In many African civilizations and some part of the west, the common notion that Africa is the second largest continent in the world is established in all levels of education, yet very little information was shared based on the map and size of the African continent.
Our African ancestry passed down what we know about Africa to subsequent generations but historically the map of Africa although having been drawn several times and in several models, had never been drafted by an African.
Some people believe the continent of Africa was wrongly credited, and rather has a larger stature than what was previously established as facts.
Recent scientific studies suggest that Africa is indeed larger than is show on maps. So a question lingers, what truly is the real size of Africa, and have you ever considered the possibilities that the African map you have been used to may have been wrongly drawn relative to Africa’s actual size?
You see Africa is the world’s second-largest and second-most populous continent, after Asia in both cases. What that means essentially is that in every continent at least a decent minority are of purely African descent.
At about 30.3 million km2 including adjacent islands, Africa covers 6% of Earth’s total surface area and 20% of its land area. Over 1.3 billion people live in Africa as of 2018 stats, accounting for about 16% of the world’s human population.
Even so, Africa’s population is the youngest amongst all the continents; as the median age in 2012 was 19.7, when the worldwide median age was 30.4. The combined nominal GDP of the African continent as of 2022 amounts to a whopping $2.92 trillion.
Africa is equally the continent most blessed with abundant flora and fauna and natural
resources; little wonder why it was the center for uncensored invasions during the slave trade era.
With all this acclaim, am afraid it doesn’t get better hereafter. Despite a wide range of natural resources, Africa is consistently credited as the least wealthy continent per capita, although in part due to geographic impediments, legacies of European colonization in Africa and, well you guessed it right, the Cold War.
Predatory neo- colonialist activities by Western nations and China, and undemocratic rule and deleterious policies all had its toll on diminishing the continent’s accolades. However there’s much to be cheerful for, despite low concentration of wealth, recent economic expansion and the large and young population make Africa an important economic market in the
broader global context.
Now the map of Africa has been subject to several attempts to draw, in fact the African continent had been presented to the world, through about 11 different map drawings. The very earliest map of African was drawn in the year 1554 by a certain German; Münster, Sebastian. He was a Hebrew Scholar who depicted Africa on the world map as a one-eyed Giant sited amidst other vast territories.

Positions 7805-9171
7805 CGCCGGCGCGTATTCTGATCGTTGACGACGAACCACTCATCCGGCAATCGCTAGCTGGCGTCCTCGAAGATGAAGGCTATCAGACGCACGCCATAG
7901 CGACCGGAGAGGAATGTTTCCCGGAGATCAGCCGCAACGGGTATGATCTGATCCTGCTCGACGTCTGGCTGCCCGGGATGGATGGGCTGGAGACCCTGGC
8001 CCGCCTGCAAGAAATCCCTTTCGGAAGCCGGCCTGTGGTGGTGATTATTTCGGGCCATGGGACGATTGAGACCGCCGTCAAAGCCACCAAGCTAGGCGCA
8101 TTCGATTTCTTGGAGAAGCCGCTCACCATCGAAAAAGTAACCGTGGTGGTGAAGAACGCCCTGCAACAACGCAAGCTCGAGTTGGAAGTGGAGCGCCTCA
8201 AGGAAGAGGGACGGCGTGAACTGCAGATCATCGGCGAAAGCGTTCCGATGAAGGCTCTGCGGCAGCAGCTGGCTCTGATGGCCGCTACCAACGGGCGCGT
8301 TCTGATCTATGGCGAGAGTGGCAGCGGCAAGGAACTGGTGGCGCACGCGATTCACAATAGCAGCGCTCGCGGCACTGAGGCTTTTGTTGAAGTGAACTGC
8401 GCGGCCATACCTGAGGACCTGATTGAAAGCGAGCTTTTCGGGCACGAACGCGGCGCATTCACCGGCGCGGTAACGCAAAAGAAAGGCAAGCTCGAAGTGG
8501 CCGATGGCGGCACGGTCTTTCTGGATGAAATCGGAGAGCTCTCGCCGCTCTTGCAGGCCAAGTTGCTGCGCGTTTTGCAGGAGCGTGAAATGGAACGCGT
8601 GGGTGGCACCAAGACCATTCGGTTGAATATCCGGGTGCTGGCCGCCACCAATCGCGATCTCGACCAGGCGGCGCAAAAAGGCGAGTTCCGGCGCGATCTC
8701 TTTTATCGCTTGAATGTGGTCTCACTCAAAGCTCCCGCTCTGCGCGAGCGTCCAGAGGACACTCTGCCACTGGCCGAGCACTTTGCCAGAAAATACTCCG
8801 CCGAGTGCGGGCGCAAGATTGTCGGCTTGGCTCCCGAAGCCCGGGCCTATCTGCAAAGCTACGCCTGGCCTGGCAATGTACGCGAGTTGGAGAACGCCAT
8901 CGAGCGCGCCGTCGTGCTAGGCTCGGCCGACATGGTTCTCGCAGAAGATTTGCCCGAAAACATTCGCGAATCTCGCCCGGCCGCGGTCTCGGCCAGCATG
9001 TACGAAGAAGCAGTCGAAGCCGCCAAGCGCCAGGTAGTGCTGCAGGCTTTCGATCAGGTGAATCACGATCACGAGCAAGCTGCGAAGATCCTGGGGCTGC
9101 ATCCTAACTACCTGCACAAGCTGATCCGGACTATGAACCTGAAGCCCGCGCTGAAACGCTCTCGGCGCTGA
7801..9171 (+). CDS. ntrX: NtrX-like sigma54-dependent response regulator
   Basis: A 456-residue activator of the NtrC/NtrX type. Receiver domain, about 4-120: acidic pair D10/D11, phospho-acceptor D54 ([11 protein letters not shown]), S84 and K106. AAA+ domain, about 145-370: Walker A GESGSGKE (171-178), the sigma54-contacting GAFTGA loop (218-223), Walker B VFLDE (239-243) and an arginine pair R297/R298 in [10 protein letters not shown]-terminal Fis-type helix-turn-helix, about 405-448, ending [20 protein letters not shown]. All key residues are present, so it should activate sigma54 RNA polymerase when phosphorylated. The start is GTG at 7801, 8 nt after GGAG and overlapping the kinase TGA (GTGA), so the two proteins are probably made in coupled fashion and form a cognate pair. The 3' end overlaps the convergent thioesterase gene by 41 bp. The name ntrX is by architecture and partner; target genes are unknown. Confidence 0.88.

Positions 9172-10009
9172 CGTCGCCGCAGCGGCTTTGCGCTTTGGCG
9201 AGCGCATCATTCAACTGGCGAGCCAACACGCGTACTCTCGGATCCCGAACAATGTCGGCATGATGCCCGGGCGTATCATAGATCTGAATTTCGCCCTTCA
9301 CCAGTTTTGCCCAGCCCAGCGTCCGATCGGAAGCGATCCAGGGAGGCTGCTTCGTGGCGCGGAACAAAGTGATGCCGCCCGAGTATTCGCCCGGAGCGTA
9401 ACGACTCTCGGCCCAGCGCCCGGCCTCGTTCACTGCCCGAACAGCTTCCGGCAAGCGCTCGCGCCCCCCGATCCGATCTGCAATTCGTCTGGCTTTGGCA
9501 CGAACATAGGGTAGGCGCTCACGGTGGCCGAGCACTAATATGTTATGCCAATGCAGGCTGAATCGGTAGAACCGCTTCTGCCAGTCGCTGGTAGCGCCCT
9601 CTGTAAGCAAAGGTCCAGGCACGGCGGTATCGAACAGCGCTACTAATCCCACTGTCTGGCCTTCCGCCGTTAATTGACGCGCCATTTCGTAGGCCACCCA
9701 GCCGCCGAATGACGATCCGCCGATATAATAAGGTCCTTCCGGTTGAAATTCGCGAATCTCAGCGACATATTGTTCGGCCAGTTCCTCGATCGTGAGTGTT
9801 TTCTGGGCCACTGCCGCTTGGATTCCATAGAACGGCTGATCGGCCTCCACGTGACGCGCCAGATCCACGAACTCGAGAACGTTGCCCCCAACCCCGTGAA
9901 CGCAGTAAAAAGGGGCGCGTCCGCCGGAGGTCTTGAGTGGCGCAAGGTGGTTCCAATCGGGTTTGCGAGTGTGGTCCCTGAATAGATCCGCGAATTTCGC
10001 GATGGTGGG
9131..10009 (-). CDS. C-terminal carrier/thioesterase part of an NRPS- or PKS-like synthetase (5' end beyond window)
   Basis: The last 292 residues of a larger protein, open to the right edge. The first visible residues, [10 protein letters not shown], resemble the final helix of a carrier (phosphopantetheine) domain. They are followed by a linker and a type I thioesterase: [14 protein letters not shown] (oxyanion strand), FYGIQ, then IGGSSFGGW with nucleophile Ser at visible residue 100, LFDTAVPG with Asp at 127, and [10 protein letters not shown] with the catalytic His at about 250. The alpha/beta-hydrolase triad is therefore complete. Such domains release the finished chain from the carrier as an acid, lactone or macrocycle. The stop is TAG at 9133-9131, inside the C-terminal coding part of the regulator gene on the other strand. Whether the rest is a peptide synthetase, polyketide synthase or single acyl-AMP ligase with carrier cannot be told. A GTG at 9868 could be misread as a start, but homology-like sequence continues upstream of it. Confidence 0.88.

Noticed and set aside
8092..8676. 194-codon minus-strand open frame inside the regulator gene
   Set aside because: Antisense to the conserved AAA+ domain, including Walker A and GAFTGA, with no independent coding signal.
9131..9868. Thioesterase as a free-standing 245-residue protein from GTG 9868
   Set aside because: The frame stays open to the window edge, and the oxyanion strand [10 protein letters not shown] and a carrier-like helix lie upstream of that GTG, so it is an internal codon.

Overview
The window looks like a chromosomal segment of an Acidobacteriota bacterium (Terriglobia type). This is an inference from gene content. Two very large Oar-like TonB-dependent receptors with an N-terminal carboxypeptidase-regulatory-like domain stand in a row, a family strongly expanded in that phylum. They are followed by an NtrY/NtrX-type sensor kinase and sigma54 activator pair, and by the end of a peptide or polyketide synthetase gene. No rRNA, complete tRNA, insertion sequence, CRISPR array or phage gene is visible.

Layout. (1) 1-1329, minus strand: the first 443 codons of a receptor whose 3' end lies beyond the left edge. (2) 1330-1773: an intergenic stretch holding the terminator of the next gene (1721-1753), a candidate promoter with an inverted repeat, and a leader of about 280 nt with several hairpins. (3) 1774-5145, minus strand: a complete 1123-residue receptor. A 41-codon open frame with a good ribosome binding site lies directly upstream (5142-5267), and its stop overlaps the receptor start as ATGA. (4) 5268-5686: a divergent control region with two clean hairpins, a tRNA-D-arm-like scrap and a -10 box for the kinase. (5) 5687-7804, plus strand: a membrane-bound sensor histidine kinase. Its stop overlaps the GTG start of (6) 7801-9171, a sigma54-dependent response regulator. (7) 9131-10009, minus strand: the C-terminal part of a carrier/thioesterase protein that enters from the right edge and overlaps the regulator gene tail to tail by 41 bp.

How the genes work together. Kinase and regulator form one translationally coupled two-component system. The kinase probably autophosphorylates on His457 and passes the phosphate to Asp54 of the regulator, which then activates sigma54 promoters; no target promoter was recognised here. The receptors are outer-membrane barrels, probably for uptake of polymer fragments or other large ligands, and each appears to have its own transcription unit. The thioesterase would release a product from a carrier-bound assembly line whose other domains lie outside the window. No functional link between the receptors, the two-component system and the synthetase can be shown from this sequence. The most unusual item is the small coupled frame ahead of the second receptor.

He did well represent some countries in it such as Nigeria, Cameroon and Central Africa. Needless to say the map was flawed and over three decades another more enthusiastic scholar drew the map in 1584.
Ortelius Abraham indeed came up with the second map which was a more accurate representation of mother Africa. In his map Africa assumes a more recognizable shape, with a more pointed southern cape. Ortelius used the Ptolemaic sources of the Nile, two large lakes, but placed them farther south.
The Niger now emptied into the Atlantic Ocean. The “Zanzibar” coastland featured on the west side. On this map Madagascar appears separate from the mainland Africa, as do the place-names of numerous towns along the coasts and in the interior, although large empty spaces begin to dominate there. No animal or plant life was indicated on the map, but the oceans contained swordfish and a whale.
This map was widely regarded more accurate and was thus adopted through the 16th century as the real map of the African continent. Over the course of several scores of decades, 9 other maps have been drawn from this initial map with the emergence of new territories, landmarks and countries. The drafting, drawing and modification of these maps as time grew by gradually trimmed off portions of the initial borders of Ortelius and Sebastian’s’ maps.
Of the 9 remaining maps, last two maps that were drawn were the most accurate of all but at the same time the most trimmed in terms of surface area and total distance round the continent. Andriveau-Goujon was a French Historian who came up with two of the last maps in 1856 and 1880 respectively.
In modern times there are several Map Projections which have been used to depict the continents of the world; the Mercator Map projection and the Equal Earth map Projection are the most popular.
In the Mercator Map Projection which is one of the best known and commonly used world maps, Africa is depicted as being roughly the same size as Goujon’s map, that’s about 30 million square km. But in reality, Africa is 14 times larger.
As explained by the authors of the Equal Earth Map projection, Africa considered the “Mother Continent”, for the face that in it was birth ancient civilization is more extensive than Europe, the U.S., China, India, and Japan combined.
In fact based on this projection, the true size of Africa is 30.37 million square kilometers, meaning the vast continent could easily carry several major world nations.
Given the fact that the map of Africa had been subject to several explorers, historians and geographers drawing up somewhat arbitrary demarcations to define the continent, the actual size of the continent has been modified on the map on several occasions.
Although it goes without saying that the map of Africa we have today is still the most accurate and relevant of all the maps ever drawn before. Yet it is not a true depiction for what the size of the continent really is.